When the Royal Swedish Academy of Sciences in Stockholm announced the Nobel prize for physics this week, anyone wanting to find out more about one of the three winners would have drawn a blank on Wikipedia... Until around an hour and a half after the award was announced on Tuesday, the Canadian physicist Donna Strickland was not deemed significant enough to merit her own page on the user-edited encyclopedia. The oversight has once again highlighted the marginalization of women in science and gender bias at Wikipedia... when a Wikipedia user attempted to create a profile for her in March, the page was denied by a moderator. “This submission’s references do not show that the subject qualifies for a Wikipedia article,” said the moderator.Problem number one, as you'll discover if you try to follow the "said the moderator" link, is that the link is broken. It is missing a "y". What they presumably intended to link to was https://en.wikipedia.org/w/index.php?title=Donna_Strickland&offset=&limit=500&action=history. Which brings up problem number two, which is that link is not in the least informative. If you scroll down to the bottom you see some crossed-out stuff from 2014 that looks interesting (but you can't see the contents, and neither can the Graun, cos you'd need at least admin priv) but actually is I think irrelevant. What they intended to point you at was somewhere around Draft:Donna Strickland from May this year, and in particular this edit, which carries the edit comment Declining submission: bio - Submission is about a person not yet shown to meet notability guidelines (AFCH 0.9), and whose (templated) textbox begins This submission's references do not show that the subject qualifies for a Wikipedia article—that is, they do not show significant coverage (not just passing mentions) about the subject in published, reliable, secondary sources that are independent of the subject (see the guidelines on the notability of people). I've bolded the start of the textbox addition, because it looks to be the source of the Graun's quote.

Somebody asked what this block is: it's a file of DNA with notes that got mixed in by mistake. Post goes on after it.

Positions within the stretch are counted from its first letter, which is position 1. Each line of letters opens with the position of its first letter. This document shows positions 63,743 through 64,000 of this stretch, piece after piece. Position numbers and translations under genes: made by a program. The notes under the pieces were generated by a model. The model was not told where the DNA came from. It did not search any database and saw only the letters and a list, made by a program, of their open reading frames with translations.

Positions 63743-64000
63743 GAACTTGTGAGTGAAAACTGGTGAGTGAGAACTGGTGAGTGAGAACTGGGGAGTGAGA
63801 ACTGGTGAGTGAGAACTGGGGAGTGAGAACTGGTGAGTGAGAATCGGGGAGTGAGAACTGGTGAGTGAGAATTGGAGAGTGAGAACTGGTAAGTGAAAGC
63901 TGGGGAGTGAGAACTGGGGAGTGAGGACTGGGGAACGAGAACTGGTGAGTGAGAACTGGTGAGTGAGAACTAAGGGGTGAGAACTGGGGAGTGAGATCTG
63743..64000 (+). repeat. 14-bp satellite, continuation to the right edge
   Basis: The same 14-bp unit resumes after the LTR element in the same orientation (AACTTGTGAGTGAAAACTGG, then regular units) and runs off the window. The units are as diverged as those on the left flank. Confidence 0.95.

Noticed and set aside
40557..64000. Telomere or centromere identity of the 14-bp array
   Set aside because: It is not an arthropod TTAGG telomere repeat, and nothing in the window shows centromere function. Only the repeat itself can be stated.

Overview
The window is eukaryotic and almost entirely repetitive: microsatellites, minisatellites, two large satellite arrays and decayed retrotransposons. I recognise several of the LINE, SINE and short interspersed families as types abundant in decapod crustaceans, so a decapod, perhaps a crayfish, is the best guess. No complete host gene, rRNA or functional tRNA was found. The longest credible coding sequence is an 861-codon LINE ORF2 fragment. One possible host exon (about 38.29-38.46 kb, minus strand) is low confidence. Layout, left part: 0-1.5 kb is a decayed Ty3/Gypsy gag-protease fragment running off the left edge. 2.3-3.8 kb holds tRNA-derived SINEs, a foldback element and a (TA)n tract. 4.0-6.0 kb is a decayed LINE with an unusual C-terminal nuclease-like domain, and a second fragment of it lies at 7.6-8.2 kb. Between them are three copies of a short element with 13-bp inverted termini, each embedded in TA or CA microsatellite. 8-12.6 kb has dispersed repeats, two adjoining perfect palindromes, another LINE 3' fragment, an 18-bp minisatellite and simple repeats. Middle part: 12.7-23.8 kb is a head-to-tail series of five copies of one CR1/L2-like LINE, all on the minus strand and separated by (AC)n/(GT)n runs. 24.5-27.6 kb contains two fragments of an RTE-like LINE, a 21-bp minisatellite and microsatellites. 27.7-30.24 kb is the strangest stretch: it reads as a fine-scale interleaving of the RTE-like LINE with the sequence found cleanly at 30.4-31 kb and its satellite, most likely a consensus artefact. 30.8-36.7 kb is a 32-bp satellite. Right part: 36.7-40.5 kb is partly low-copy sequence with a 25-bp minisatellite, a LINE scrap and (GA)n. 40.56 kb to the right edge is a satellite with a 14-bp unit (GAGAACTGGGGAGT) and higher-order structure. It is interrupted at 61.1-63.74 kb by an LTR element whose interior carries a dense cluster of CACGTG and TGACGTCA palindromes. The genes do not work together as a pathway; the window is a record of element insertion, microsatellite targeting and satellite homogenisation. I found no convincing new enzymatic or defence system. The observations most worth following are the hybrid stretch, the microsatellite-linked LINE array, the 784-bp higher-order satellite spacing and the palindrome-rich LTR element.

But notice that what was said was not "marginalization of women in science [or] gender bias". It was pointing out either that the subject was "not yet shown to meet notability guidelines". It didn't of course say "doesn't meet the notability guidelines" - just "not yet shown".
This being wiki, there is a long and (if you like such things) interesting discussion of how this was assessed at https://en.wikipedia.org/wiki/Talk:Donna_Strickland#Notability. The Graun could have referenced that, but didn't. The talk page also contains some fascinating facts that the Graun could have used, but wouldn't, since they undermine it's case: since Wikipedia's Jan. 2001 launch:
- of 212 Nobel laureates, 69 (33%) had no Wikipedia bio when prize was announced;
- of 48 laureates in physics, 17 (35%) had no WP page when award was announced—all except Donna Strickland being male, including one each in 2014 & 2015.
Meh. A bit later, I noticed that "said the moderator" is actually two links and was sad enough to bother look up the page HTML to see why. The answer is dull; it just is two links, for no good reason. But that showed me the top of their page source, which is:
Which is an image not "pre" text, because blogger doesn't seem to handle pre properly.
It isn't just the Graun that gets this wrong, of course. Forbes totally stuffs it up too, writing: only to have their proposed entry deleted. What's wrong with that? Well, the link they provide is to the proposed entry (the draft). If it had been deleted, they wouldn't be able to point to it.
All this shows is that most sciences don't have enough prizes.
There exists no opinion so perverse that two Nobel laureates without Wiki pages can't be found to endorse it
Luckily, two leading Nobel peace prize nominees both have their wiki pages up and running. Apparently, moving from testing to mass production of nuclear weapons can put you in the running.
If William wants to respond, Slate has weighed in to the Wiki Wars :
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